The 31,000-year-old grave reveals the oldest known baby twin burial in the world

An ancient grave in Austria may represent the oldest burial of twins on record, a new study finds.

The burial dates to 31,000 years old in the Upper Paleolithic (period from 40,000 to 10,000 years ago), also known as the Old Stone Age. One of the two infants died shortly after death, while his twin brother lived for about 50 days or just 7 weeks, according to an analysis of both children.

According to the research, a third infant, a 3-month-old baby, buried 5 feet (1.5 m) away, is likely to be published online in the journal on 6 November. Communication biology.

Researchers found an oval-shaped burial of twins on the banks of the Danube River by the Krems Town Center in 2005 at the Krems-Wachtberg archaeological site. The remains of the twins were covered with ocher, a red pigment often used. Ancient burials around the world.

Twin baby lives.  (Xxx)Twin baby lives. (Orea Oaw)

Researchers said the burial burial also included 53 beads made of mammoth ivory, possibly threaded on a necklace, and a perforated fox and three perforated mollusks, possibly necklace pendants. A huge shoulder blade placed over the burial protects the small bodies below it for millennia.

Burials around other babies also include ocher, as well as a 3-inch-long (8 cm) giant-ivory pin, which could have been tied together with a leather garment at the time of burial.

The discovery made headlines soon after its discovery, and the researchers also created a replica of the twin burial, which was on display at the Natural History Museum in Vienna in 2013.

However, scientists still had much to learn about ancient burials. Therefore, in the new project, an interdisciplinary group of researchers decided to understand the relationship between these three infants and determine their sex and age at the time of death.

Catch the good including Mammoth Eybury Beas (top and bottom left) and three shells (second to right).  (Ore ove)Make good graves including mammoth ivory seeds (top and bottom left) and three shells (second to right). (Orea Oaw)

Researchers have conducted the first study on record to use ancient DNA to confirm twins in the archaeological record. And not just any twins, but identical twins.

Senior researcher Ron Pinhasi, an associate professor in the Department of Evolutionary Biology at the University of Vienna, studied “this is the earliest evidence of a twin birth”, a statement said (translated from German with Google Translate).

Researchers do not know how common twins were born during the Upper Paleolithic (fluctuations by region and time), but today, twins (both identical and fraternal) occur in one in 85 births. While identical twins are born in approximately one in 250 births.

“Discovering many burials from the Paleolithic period is a feature in itself,” said research researcher Maria Teschler-Nicola, a biologist at the Natural History Museum Vienna, who studied the study. “The fact that enough and high quality old DNA can be extracted from a fragile baby skeleton remains for a genome analysis that exceeds all our expectations and can be compared to a lottery ticket.”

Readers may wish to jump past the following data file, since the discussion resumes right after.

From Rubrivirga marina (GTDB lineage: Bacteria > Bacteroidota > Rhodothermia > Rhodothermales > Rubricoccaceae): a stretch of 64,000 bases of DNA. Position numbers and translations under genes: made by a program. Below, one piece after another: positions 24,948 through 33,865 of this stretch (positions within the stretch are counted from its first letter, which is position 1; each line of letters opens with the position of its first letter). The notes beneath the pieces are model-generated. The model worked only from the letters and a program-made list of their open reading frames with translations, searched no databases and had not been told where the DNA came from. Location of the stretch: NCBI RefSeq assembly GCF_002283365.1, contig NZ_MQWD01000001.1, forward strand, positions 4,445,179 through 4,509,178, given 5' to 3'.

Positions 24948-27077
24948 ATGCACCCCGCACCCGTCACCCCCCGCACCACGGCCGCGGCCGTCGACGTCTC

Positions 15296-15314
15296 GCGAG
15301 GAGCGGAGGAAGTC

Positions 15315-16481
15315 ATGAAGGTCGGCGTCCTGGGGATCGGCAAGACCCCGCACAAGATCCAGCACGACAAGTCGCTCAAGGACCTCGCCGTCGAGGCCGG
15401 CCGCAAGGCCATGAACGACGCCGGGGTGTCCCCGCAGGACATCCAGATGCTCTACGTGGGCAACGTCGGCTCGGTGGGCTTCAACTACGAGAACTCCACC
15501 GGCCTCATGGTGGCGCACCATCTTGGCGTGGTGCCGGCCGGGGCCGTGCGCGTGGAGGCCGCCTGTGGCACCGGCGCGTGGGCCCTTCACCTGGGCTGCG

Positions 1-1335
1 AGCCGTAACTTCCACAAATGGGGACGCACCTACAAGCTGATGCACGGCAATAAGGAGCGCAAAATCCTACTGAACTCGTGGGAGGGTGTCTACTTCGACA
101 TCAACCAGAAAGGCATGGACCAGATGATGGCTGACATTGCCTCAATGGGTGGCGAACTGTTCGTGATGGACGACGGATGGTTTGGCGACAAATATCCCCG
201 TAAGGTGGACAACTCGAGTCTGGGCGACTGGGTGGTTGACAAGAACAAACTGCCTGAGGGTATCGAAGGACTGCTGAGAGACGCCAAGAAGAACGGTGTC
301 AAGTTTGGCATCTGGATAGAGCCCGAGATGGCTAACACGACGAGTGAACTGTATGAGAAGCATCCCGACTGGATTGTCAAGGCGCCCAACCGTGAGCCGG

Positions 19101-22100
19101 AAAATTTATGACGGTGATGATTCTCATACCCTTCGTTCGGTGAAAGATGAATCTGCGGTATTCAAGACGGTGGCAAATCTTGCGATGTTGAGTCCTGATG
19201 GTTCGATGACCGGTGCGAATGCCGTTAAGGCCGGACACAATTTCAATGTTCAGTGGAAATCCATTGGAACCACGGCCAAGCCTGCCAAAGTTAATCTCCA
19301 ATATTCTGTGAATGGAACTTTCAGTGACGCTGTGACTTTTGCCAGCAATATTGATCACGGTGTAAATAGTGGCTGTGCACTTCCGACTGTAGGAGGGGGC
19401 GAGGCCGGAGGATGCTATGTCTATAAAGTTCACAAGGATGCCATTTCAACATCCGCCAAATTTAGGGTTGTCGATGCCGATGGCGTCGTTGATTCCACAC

Researchers found that genetic analysis of the third infant revealed that he was a third-degree male relative.

To determine the age at which infants died, researchers looked at each child’s top second insulator. The team paid special attention to the so-called “newborn baby line”, a deep line in the tooth enamel that separates the enamel that forms after birth, Tessler-Nicola said.

Those neonatal lines, as well as the skeletal development of infants, suggested that the twins were either full, or nearly full-term, babies. It seems that the hunter-gatherer group first buried the twins, then opened the grave when they buried their brother.

This discovery confirms the cultural-historical practice of reopening a tomb for the purpose of rebellion, which had never been documented before Paleolithic burials, the researchers said.

The team also analyzed chemical elements including isotopes of carbon, nitrogen and barium in tooth enamel, which revealed that each twin was breastfed. Even though the twins’ cousins ​​survived for three months, the “lines of tension” in their teeth suggest that she was experiencing difficulties, perhaps because her mother had a painful breast infection known as mastitis. Was, or perhaps because she was not spared from birth.

It is unknown why these infants died, but the death of these twins and their cousins ​​was a traumatic event for this Paleolithic hunter-gatherer who set up camp and buried their children long before the Danube.

“The children were given special importance to the group and were highly respected and respected,” Teschler-Nicola told Live Science.

The extraordinary burial “seems to have been a great loss to the community and their survival.”

This article was originally published by Live Science. Read the original article here.


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